Critics have an advantage over other filmgoers when it comes to understanding Paul Cox's films. They have the luxury of reading the official plot synopsis contained in the press kit.
In regards to Human Touch, the press kit tells us that it concerns Anna (Jacqueline McKenzie), who is "intoxicated" by the "dense artistic and erotic environment" inhabited by her unlikely patron, Edward (Chris Haywood).
It tells us that posing nude for Edward's photographs "starts her on an intimate journey of self-discovery". All this, unsurprisingly, impacts on Anna's partner, David (Aaron Blabey), who slowly "responds and starts to understand what is required of him".
All this and much more that is spelt out in the kit is hardly evident in the film itself. Cox's movies often skip what might be deemed essential dramatic scenes, and skimp on the explanation of the sketchy scenes that remain.
However, unlike such masters of cinematic art as Robert Bresson or Abbas Kiarostami, Cox is unable to suggest the sorts of clues that allow a viewer to fill in the picture, intellectually or emotionally. The substance of Human Touch, like many a Cox film, tends to vanish in the gaping holes between scenes.
Cox's films always tackle the Big Themes: Love, Age, Death, Art, Compassion, Redemption. But these themes are too big for the slender dramatic scaffolding that supports them. Even what the film boasts it is about – human touch – is fuzzily articulated. (Again, the press kit conveys more than the film, indicating that Cox was inspired by news reports of teachers and other professional carers being banned from touching the children in their charge.)
Most scenes in Cox's films are bare conversations, poorly written and listlessly staged. The characters do little that is physical as they talk (apart from occasionally pouring a cup of tea or tinkling a piano), and the camera pans and tracks without purpose or conviction.
There is much talk here of the need to ascend from the physical to the metaphysical, from the flesh to the spirit – although it is hard to be convinced that any of this is happening within one-dimensional characters like Edward's wife, Desiree (Rebecca Frith). The single moment when something resembling dramatic action occurs – involving David and an oily Frenchman, Bernard (Simon McBurney) – the event is incoherent and absurd, merely laughable.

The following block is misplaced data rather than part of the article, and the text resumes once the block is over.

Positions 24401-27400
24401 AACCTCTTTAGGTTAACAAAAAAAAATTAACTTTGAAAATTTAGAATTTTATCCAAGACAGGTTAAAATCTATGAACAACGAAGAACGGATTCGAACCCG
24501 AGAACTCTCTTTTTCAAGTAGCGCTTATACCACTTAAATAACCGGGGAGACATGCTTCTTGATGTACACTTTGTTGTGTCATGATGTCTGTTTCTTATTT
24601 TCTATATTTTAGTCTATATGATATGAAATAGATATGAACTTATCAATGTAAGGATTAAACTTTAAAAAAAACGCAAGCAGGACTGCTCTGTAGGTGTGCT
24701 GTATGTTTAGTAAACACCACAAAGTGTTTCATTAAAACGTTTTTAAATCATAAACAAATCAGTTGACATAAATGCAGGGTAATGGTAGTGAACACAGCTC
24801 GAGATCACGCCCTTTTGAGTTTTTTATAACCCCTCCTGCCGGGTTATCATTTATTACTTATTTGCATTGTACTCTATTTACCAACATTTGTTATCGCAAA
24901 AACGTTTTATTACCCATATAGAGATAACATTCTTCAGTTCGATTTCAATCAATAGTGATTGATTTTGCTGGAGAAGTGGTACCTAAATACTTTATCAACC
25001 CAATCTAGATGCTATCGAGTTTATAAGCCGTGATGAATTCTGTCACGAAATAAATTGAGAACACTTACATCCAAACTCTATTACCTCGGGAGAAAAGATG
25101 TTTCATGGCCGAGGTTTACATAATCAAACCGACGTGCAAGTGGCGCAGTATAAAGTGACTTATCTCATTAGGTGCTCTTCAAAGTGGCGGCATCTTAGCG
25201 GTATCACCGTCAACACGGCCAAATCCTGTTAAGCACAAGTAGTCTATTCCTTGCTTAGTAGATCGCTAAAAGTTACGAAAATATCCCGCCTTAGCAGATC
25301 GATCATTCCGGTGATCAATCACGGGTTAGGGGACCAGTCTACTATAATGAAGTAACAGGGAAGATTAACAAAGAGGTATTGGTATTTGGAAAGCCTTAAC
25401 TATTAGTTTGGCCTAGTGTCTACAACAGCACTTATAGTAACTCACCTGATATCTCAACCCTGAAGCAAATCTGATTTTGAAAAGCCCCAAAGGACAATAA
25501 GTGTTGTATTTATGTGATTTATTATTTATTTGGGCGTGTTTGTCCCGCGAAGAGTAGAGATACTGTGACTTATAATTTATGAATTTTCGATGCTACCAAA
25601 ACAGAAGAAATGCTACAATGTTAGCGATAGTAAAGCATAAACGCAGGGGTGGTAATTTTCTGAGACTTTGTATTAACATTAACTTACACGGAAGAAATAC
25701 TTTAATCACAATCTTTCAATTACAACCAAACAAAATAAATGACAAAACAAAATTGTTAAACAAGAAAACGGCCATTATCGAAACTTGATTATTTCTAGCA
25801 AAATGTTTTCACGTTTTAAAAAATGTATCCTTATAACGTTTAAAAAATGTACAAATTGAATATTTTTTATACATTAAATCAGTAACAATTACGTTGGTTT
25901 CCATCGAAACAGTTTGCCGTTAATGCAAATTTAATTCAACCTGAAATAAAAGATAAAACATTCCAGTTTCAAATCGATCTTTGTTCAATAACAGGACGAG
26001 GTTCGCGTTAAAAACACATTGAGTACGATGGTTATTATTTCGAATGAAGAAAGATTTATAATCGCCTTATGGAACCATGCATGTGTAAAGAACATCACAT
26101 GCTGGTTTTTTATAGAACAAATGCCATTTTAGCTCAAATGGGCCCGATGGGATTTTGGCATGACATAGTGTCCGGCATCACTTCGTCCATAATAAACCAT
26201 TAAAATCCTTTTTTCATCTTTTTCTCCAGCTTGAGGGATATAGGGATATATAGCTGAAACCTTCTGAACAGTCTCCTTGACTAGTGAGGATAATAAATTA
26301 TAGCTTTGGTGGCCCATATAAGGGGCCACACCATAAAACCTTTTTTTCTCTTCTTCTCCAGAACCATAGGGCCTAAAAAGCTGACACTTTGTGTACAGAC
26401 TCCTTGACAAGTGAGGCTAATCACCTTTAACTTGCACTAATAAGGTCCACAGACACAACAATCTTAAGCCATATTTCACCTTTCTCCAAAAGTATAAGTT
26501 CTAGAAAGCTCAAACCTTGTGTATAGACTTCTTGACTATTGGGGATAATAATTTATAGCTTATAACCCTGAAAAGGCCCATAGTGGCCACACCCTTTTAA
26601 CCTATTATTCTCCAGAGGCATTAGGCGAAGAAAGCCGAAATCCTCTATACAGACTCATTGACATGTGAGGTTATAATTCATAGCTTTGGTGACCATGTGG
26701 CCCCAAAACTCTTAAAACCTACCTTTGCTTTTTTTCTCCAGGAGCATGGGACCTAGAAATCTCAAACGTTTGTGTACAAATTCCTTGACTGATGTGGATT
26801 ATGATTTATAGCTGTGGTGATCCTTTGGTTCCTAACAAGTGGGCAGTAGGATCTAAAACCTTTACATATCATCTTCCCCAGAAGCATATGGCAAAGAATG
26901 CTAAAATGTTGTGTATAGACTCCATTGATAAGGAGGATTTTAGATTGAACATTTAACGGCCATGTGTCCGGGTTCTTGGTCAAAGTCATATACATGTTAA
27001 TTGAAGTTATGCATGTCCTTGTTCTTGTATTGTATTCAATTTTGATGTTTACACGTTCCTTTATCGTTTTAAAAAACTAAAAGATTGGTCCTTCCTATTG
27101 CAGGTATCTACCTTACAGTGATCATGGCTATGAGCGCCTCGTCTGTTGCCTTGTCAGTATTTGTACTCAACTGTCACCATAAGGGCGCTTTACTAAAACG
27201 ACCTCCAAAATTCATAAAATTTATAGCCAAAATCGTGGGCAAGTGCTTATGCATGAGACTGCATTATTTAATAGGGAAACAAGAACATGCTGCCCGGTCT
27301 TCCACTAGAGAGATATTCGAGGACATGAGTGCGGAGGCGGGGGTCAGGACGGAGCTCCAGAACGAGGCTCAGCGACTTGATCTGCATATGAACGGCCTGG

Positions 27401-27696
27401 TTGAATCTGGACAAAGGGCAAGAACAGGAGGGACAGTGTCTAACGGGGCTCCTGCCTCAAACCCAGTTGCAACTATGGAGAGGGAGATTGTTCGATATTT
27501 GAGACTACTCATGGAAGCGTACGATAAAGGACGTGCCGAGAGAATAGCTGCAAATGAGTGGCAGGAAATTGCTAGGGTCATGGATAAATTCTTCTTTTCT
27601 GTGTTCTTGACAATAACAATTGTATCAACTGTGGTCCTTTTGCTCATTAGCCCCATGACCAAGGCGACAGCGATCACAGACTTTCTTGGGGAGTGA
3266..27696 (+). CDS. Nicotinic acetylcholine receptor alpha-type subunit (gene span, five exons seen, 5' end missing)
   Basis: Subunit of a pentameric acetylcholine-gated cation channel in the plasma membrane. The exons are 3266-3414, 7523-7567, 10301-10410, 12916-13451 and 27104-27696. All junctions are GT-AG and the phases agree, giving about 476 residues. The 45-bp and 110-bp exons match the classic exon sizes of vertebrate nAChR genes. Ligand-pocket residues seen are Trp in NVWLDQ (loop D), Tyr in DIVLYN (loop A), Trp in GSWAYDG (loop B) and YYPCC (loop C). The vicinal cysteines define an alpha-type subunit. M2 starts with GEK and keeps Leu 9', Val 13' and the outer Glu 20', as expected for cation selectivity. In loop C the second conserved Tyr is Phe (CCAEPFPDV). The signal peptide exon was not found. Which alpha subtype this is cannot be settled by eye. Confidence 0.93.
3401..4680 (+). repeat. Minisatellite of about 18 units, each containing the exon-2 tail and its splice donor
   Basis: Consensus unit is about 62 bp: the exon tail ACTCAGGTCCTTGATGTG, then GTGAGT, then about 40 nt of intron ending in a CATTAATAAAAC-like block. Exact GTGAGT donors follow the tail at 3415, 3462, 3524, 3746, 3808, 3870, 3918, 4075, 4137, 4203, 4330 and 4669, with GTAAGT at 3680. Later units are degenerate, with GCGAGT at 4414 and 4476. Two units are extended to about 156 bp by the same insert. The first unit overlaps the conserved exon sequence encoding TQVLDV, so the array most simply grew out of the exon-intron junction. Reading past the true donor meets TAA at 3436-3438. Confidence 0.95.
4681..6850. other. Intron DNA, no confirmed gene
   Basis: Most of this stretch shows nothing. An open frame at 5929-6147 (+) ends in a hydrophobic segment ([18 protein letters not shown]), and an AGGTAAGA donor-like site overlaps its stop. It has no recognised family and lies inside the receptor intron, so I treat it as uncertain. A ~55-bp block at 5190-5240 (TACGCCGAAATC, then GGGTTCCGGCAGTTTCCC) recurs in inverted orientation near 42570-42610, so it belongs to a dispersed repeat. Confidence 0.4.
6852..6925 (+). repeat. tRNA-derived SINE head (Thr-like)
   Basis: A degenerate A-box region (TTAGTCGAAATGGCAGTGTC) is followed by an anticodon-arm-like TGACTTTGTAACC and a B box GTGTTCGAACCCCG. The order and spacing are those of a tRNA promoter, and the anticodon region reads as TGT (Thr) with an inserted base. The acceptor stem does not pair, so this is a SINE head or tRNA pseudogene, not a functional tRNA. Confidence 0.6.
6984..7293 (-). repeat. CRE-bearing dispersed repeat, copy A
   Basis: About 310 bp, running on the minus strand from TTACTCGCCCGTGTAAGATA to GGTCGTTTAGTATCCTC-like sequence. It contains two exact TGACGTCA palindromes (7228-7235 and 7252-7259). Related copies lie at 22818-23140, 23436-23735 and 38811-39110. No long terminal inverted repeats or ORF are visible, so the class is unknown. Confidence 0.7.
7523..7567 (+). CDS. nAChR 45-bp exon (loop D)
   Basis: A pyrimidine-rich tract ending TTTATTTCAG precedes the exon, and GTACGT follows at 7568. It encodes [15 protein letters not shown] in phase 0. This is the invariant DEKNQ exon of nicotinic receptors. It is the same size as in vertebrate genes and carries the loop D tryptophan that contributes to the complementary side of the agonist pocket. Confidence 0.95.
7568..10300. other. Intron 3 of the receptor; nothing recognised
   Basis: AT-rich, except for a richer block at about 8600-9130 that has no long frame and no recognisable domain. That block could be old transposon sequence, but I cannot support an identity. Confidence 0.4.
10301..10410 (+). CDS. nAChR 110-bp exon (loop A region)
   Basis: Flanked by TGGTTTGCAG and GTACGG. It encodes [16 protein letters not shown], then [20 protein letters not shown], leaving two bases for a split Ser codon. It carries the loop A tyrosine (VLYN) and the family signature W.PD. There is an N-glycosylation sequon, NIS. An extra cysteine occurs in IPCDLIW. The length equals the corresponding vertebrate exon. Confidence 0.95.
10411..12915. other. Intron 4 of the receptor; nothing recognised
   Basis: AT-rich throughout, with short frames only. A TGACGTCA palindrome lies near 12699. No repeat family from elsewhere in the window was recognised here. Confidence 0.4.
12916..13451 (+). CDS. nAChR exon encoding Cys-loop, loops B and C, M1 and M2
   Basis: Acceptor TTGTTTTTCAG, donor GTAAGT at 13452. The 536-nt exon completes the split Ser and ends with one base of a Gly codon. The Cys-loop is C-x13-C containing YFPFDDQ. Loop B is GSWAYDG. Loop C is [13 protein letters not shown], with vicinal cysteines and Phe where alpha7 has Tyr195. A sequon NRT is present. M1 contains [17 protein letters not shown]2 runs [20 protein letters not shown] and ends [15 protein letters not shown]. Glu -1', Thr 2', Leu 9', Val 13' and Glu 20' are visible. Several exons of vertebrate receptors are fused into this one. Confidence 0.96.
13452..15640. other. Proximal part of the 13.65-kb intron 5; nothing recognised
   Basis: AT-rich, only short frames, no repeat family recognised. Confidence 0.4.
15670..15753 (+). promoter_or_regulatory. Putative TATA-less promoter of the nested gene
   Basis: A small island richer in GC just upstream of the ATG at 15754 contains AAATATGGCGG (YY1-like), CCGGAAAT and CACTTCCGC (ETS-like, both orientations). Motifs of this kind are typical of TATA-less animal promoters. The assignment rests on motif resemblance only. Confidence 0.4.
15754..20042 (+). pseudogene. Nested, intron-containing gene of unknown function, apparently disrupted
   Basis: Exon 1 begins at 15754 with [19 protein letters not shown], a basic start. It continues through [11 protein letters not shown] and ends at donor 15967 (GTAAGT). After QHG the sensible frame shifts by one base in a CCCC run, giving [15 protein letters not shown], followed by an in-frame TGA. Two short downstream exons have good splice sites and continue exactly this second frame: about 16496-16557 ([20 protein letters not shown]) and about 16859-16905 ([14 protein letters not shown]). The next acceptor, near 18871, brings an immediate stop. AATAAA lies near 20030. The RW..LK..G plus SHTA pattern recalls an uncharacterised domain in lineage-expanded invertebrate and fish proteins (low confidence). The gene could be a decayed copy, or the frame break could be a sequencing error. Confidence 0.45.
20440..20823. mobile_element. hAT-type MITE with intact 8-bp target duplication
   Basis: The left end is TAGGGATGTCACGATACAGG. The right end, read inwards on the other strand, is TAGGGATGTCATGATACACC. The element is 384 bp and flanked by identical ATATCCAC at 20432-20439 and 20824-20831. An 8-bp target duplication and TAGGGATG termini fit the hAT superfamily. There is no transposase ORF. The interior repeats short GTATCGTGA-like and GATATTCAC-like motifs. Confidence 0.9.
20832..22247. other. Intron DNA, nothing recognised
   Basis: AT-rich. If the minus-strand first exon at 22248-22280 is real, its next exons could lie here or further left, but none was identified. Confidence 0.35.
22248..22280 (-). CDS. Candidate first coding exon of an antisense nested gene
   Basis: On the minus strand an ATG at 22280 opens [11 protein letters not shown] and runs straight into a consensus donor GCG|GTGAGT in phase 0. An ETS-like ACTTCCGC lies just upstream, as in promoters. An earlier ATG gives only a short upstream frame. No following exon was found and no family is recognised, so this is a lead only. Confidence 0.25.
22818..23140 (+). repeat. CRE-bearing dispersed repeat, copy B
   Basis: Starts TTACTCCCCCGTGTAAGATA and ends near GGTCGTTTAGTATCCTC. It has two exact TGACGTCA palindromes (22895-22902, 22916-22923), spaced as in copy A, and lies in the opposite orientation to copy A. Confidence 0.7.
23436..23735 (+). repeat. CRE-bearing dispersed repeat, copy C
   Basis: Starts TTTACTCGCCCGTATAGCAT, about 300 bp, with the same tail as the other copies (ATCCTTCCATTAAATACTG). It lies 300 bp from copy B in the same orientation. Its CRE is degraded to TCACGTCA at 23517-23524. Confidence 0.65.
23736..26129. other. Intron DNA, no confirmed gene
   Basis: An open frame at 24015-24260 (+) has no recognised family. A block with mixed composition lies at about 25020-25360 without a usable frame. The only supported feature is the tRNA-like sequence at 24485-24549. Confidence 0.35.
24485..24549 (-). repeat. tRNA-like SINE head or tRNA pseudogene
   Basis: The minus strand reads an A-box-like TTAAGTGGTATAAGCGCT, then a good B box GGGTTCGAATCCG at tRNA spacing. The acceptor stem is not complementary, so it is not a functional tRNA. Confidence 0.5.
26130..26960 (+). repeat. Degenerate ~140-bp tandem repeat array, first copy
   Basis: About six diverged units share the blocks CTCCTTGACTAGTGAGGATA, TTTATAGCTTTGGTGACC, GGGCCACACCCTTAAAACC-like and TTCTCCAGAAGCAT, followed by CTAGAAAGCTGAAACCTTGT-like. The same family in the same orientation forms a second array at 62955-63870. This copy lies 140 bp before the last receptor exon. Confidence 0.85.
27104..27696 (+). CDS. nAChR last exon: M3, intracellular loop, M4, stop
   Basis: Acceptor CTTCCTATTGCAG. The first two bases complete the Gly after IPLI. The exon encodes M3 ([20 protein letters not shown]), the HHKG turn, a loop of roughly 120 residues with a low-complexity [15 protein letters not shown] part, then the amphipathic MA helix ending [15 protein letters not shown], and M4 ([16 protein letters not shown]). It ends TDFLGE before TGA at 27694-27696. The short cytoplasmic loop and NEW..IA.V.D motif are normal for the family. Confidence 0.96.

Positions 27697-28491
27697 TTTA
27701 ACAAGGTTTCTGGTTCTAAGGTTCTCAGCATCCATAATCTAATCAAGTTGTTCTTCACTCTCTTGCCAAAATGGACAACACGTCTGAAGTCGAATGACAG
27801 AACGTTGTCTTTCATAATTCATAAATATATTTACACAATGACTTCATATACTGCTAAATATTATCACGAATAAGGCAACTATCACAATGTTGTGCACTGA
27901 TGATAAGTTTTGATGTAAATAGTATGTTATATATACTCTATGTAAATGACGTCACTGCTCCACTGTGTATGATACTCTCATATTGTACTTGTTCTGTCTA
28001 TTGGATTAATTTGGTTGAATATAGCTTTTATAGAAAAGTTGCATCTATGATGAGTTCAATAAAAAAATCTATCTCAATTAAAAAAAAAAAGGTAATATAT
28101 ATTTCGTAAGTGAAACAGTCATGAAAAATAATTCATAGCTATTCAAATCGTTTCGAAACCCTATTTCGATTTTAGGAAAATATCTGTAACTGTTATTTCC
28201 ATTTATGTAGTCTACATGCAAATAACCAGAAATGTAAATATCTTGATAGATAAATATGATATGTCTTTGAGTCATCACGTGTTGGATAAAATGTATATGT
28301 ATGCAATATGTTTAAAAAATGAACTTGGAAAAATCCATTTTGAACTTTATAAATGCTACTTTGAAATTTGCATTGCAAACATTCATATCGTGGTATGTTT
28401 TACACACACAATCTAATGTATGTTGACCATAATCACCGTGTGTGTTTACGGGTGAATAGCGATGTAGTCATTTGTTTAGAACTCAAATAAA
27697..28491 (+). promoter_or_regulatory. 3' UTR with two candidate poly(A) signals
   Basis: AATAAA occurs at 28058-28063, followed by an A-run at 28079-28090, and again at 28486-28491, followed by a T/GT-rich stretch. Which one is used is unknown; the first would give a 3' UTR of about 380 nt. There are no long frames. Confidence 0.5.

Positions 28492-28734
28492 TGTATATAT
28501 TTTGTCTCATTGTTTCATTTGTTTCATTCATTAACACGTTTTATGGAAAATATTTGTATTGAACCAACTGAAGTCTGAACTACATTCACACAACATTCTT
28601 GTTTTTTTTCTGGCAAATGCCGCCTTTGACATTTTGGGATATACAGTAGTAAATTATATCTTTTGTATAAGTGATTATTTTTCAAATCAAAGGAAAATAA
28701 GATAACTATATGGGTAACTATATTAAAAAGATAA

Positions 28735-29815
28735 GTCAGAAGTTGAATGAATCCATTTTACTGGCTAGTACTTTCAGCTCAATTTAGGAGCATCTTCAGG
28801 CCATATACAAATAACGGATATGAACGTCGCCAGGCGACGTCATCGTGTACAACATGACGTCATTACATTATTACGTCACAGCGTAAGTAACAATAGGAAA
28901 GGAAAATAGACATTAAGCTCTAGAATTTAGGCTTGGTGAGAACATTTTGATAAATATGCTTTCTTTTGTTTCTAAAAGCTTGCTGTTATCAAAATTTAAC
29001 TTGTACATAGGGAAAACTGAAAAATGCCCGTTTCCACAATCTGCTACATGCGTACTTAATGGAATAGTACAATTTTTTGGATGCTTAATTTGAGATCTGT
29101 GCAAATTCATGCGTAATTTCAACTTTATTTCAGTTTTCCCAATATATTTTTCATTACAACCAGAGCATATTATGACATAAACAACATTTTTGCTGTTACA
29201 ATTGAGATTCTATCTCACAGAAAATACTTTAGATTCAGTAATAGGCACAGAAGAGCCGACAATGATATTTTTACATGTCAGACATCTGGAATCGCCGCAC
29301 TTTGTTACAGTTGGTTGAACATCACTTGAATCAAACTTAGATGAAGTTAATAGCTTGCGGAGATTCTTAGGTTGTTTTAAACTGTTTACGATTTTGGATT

Any random ten-minute slice of Human Touch will give you the best and worst of Cox's cinema.
On the positive side, McKenzie gives a soulful performance that, for a change, puts a living creature at the centre of a Cox film instead of the usual paper-thin seeker-hero. There is a lovely passage (however clumsily set-up plot-wise) when Anna and David, now decamped to the Green World of the French countryside, decide to relate without speaking; the beguiling play of light and natural sound mercifully take over from the invariably leaden dialogue. And, as often in Cox, there is a special poignancy attached to the depiction of the agonies and ecstasies of the elderly, such as Edward's mother (Phyllis Burford).
But for every nice scene there's a clunker – especially an astonishingly heavy-handed counterpoint between a domestic argument and the sound of the gardener raging around with the lawnmower outside. Please!
And, although there is much that is European in Cox's sensibility, his strange sense of humour is wholly Australian – leading to odd, unsuccessful scenes regarding an ex-butler (Norman Kaye) who might almost be something out of Sunset Boulevard (1950), a Confucius-sprouting psychiatrist (Tony Llewellyn-Jones) and a blokey, sex-obsessed art dealer (Aden Young).
Cox's grasp of movie-making and storytelling craft has developed very little in the past three decades. On a fundamental level, his films are facile. He seems to assume that if he stuffs his films with enough great paintings, classical music (mocked up by Paul Garbowsky), fine antiques, delectable fabrics and sublime natural landscapes, we will all bask unquestioningly in this borrowed aura of Grand Art and Profound Beauty.
Tellingly, when he dares include something a little less canonical and more modern, such as Asher Bilu's chicken-wire cone sculptures, Cox finds it necessary to insert an over-the-top artist figure, Ouspensky (Terry Norris), to explain to us that we should be experiencing a "glimpse of the infinite".
© Adrian Martin April 2005